Do You Know How Easy It Is to Guess Your Password? (Hint: You Don't Want to Read This!)
The number of account credentials that have been stolen in the last 10 years has exploded to a degree that it's unprecedented. It is now a fait accompli that many of the security tools out there can't help you as 81% of data breaches come from compromised credentials.
Let's delve into how easy it is to break into almost any account. Cyber criminals have invented the digital equivalent of a master key.
If you look at Sites like SecLists, Weakpass, and Hashes.org -- not to mention berzerk0's probable wordlists on Github which is a clever amalgam of password wordlists. Here you will find huge lists of passwords (more than 80GB worth of human-generated passwords). What makes probable wordlists so interesting is that it is sorting of this massive compendium of passwords that have fallen into public hands following the hundreds of breaches that have occurred. This large list was then reordered from alphabetical to instead start with the most common passwords then work down the list, i.e. start with a password, 123456, etc. This makes any automated dictionary attack extremely efficient requiring neither great computing resources nor networking capability as the most common passwords will come up for many accounts very quickly and the entire list will not even be needed.......
What are we waiting for people? Revolt against the password! Let's not stand for this anymore! Can you imagine if everyone in your neighborhood didn't change their locks when they moved in and the previous owners and others kept coming in the house at will and stealing things?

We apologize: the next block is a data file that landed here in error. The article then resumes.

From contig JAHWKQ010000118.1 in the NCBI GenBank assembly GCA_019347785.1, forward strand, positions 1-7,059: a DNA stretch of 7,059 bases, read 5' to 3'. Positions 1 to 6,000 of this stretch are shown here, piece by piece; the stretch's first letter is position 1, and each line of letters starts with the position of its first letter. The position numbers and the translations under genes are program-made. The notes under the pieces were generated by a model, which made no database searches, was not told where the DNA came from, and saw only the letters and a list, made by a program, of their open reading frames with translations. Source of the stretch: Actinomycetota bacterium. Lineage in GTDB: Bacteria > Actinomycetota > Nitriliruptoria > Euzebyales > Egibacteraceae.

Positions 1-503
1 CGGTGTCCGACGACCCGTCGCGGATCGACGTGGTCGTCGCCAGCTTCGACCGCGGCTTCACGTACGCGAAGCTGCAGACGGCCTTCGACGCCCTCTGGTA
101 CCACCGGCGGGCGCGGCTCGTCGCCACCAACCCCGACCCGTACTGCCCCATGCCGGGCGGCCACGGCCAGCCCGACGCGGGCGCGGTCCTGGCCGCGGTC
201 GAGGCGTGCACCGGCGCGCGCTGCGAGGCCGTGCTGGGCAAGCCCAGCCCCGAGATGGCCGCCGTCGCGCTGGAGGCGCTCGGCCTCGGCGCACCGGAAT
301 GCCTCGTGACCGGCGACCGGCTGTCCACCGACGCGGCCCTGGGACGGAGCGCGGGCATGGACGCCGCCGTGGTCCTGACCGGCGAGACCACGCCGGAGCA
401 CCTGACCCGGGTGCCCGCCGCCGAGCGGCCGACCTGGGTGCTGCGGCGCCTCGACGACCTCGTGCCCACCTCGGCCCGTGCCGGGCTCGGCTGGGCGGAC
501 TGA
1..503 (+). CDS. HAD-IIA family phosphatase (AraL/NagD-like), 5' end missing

Maybe you still want to stick with your sticky notes and crummy passwords.......
Last year, ArsTechnica asked three security experts to try and crack a list of over 16,000 passwords. The most successful:"Jeremi Gosney, a password expert with Stricture Consulting Group. Using a commodity computer with a single AMD Radeon 7970 graphics card, took only 20 hours to crack 14,734 of the hashes, a 90-percent success rate. Jens Steube, the lead developer behind oclHashcat-plus, achieved impressive results as well. (oclHashcat-plus is the freely available password-cracking software both Anderson and all crackers in this article used). Steube unscrambled 13,486 hashes (82 percent) in a little more than one hour, using a slightly more powerful machine that contained two AMD Radeon 6990 graphics cards. A third cracker who goes by the moniker radix deciphered 62 percent of the hashes using a computer with a single 7970 card—also in about one hour."
Whether you are at work or thinking about your SaaS application vendors, considering home systems, registering with your school, your store-insist on multi-factor authentication (MFA), and tell your vendors to give you a password alternative. Let's not let yet another account be foisted on us where we make the user come up with the password.
Just stop using passwords. Just do it!
Learn more about passwords and application risks at Delinea's resource page.